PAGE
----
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iPod Touch review (7th-gen): do you still need an iPod in 2019?

T3 logo T3 24/07/2019 David Nield
a close up of a computer: iPod Touch review 7th gen © Provided by Future Publishing Ltd. iPod Touch review 7th gen

Just when we thought the iPod Touch was dead, Apple goes and brings out a new model. However, the changes are slight over the 6th-gen iPod Touch that appeared in 2015 – it's basically the same chassis, with a bump in processor and performance.

So is the iPod Touch still a decent option for those who don't have an iPhone but do want to take their tunes and their apps around with them? Can your pocket or bag take another gadget? Is it perfect for the kids? We've been testing out the 7th-gen model to find out.

a screenshot of a cell phone on a table: iPod Touch review 7th gen © Provided by Future Publishing Ltd. iPod Touch review 7th gen

A new 7th-gen iPod Touch will set you back £199 (with 32GB of storage), £299 (with 128GB of storage), and £399 (with 256GB of storage). By comparison, a 256GB iPhone XR is £899... so we're talking about a big price difference. Your colour options are pink, silver, grey, gold, blue and red.

a close up of a device: iPod Touch review 7th gen © Provided by Future Publishing Ltd. iPod Touch review 7th gen

And the iPod Touch runs iOS 12 too, just like the latest iPhones, and it'll get the iOS 13 update later this year as well. That means on a software level you can do just about anything you can do on the iPhones, except making calls and using cellular data.

iPod Touch 7th-gen: set up and design

Setting up iOS is a breeze these days, with or without iTunes, and if you've already got an iPhone up and running then the iPod Touch can automatically grab your Apple login details and settings from it. There's no Touch ID here though, or Face ID, so it's passcodes every time – something which feels painfully old-fashioned.

Talking about out-dated tech, the 4-inch screen feels tiny by modern standards. Even with the relatively thick bezels, it's a small device that you'll barely notice in a pocket, and which is easily operated with one hand. Apps feel squashed and too small, but on the plus side it's the perfect size for runners to wear strapped to an arm.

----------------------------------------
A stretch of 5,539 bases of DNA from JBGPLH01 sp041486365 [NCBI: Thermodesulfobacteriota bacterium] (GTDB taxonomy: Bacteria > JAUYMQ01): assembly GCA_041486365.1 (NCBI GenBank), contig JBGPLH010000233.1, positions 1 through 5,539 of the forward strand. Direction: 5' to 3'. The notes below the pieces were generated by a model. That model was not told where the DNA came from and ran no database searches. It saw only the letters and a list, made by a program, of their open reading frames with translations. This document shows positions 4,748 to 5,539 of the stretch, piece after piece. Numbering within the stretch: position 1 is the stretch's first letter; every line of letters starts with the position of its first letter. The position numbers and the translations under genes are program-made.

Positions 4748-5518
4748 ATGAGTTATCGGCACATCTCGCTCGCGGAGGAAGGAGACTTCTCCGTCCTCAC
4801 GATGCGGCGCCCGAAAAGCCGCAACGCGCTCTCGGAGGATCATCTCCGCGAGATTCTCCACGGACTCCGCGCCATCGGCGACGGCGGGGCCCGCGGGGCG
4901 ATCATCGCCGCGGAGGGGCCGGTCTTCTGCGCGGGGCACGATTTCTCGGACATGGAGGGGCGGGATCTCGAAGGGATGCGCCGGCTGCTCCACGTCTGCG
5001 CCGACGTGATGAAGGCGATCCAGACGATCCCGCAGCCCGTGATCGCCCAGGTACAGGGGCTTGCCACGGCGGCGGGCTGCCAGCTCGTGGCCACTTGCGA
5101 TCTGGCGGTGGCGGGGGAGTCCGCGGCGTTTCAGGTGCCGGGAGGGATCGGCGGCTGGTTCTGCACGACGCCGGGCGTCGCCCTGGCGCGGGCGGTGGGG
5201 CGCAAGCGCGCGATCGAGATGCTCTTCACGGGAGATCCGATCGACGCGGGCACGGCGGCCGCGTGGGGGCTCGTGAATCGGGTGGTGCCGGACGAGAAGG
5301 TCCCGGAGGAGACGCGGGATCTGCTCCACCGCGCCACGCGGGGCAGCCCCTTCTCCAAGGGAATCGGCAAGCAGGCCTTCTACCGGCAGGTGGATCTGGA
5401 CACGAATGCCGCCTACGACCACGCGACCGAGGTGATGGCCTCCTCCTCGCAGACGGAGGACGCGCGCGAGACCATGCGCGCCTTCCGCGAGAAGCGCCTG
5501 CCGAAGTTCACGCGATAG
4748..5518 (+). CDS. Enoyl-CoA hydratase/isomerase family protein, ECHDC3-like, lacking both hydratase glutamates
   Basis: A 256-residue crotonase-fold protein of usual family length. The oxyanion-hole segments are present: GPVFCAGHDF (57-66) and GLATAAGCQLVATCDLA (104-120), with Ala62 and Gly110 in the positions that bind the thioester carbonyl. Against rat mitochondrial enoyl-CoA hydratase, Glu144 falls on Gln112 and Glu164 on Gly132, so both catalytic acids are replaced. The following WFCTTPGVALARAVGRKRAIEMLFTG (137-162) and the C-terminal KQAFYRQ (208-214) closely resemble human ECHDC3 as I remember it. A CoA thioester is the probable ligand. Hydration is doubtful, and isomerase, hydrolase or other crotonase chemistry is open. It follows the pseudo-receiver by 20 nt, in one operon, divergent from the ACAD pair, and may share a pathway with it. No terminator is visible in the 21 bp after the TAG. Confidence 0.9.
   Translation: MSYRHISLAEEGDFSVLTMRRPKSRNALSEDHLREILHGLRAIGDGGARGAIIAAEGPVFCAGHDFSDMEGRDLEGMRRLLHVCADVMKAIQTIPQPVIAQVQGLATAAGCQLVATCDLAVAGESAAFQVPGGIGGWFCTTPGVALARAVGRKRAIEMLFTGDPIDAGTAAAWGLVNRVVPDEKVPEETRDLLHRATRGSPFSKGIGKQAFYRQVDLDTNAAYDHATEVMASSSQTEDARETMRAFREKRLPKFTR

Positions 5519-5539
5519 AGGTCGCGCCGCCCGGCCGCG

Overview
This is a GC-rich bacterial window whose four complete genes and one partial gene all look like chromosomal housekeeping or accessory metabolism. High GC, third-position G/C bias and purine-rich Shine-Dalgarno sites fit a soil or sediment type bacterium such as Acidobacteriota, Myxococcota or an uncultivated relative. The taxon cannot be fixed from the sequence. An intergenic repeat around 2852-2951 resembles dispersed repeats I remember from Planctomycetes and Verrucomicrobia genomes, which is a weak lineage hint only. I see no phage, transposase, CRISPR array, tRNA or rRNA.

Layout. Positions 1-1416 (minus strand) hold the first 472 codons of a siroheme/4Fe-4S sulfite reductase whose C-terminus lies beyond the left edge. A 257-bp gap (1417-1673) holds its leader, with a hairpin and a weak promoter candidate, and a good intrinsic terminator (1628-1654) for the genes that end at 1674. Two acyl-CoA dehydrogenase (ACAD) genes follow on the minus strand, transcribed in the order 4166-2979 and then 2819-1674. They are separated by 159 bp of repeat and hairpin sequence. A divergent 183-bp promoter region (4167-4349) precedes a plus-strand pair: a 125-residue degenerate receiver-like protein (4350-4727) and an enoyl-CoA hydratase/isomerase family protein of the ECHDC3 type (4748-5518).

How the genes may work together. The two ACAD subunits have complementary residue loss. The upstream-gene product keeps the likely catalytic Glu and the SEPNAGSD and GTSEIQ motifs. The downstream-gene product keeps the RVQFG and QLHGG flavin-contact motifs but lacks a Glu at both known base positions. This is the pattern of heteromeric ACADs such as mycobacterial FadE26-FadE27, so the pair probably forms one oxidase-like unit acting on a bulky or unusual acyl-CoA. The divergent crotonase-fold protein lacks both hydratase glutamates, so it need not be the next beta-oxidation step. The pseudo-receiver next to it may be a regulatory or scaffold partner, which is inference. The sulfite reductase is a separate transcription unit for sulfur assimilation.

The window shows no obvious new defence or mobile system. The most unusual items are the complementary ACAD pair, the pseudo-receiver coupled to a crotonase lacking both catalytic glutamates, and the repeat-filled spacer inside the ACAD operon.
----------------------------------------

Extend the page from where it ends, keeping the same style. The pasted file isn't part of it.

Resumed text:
The tech might be old, but the Apple build quality and polish is still in evidence here – it's still an aesthetically appealing device, especially with those different colour choices. Another nod to the past is worth mentioning: the inclusion of a 3.5mm headphone jack, so you can carry on using your existing wired headphones if you want to.

That Apple hasn't given the iPod Touch an iPad Pro-style makeover, with thin bezels and Face ID, is telling – it means that this could well be the last incarnation we see of the iPod, or that Apple is keen to keep the price as low as possible, or both. That lack of change isn't going to help sales though.

iPod Touch 7th-gen: features and performance

Did we all really use to get by with phones this size? The screen on the 4-inch, 1,136 x 640 pixel display is fine, it's just so... well... small. From checking email to watching movies to flicking through menus, you're going to find yourself wishing that there was more screen real estate available here.

It's actually not bad for music, which is what the iPod Touch is primarily for anyway. Apple Music, Spotify and similar apps work fine here, without many on-screen controls to clutter up the interface. The 7th generation of this device continues its strong traditions as a music player, and you have the usual support for standards like AirPlay and Chromecast (in compatible apps) too.

The biggest and indeed only real upgrade over the 6th-gen iPod Touch is the introduction of the A10 Fusion processor (first seen in the iPhone 7 in 2016). It's still capable of running apps very quickly indeed – we didn't notice any slowdown or lag when using apps or playing games, and it even means you can do some cool augmented reality tricks with the device's camera.

As for battery life, Apple says you can expect 8 hours of video playback and 40 hours of music playback. After an hour of Netflix watching, we found the battery drained from 100 percent down to 81 percent – so Apple is perhaps being a bit ambitious there (we did have the brightness and volume cranked up, to be fair).

iPod Touch 7th-gen: verdict

The 7th-gen iPod Touch is fine. It's fast, it's well-built, it's very affordable, and it comes in a range of neat-looking colours. Who is it for though? Who is going to spend several hundreds of pounds on this rather than an iPhone or an iPad?

The iPod Touch has two key characteristics – a low price and a small size. That makes it perfect for kids (and iOS has some decent parental controls built into it), and for running and cycling enthusiasts who want something lightweight to take out with them. Add in the 3.5mm audio jack, which is another reason to pick this up for your music listening, and you can see how the device would suit some people.

It still serves its purpose as a music player. We could imagine people picking up an iPod Touch to control a Sonos system, or to stream Spotify to some wireless speakers, or to keep on top of their smart home devices. You could see it as an iPhone accessory in some ways, and of course with the latest iOS software it plays very nicely with every other bit of hardware Apple makes (including the HomePod).

All that said, the dated design, reliance on Wi-Fi, and small screen is likely to put a lot of people off – not to mention the fact that you've probably already got something in your pocket that can do everything the iPod Touch 7th-gen can do and more. We're glad Apple is keeping the iPod Touch around, we just wish this was a bigger upgrade.


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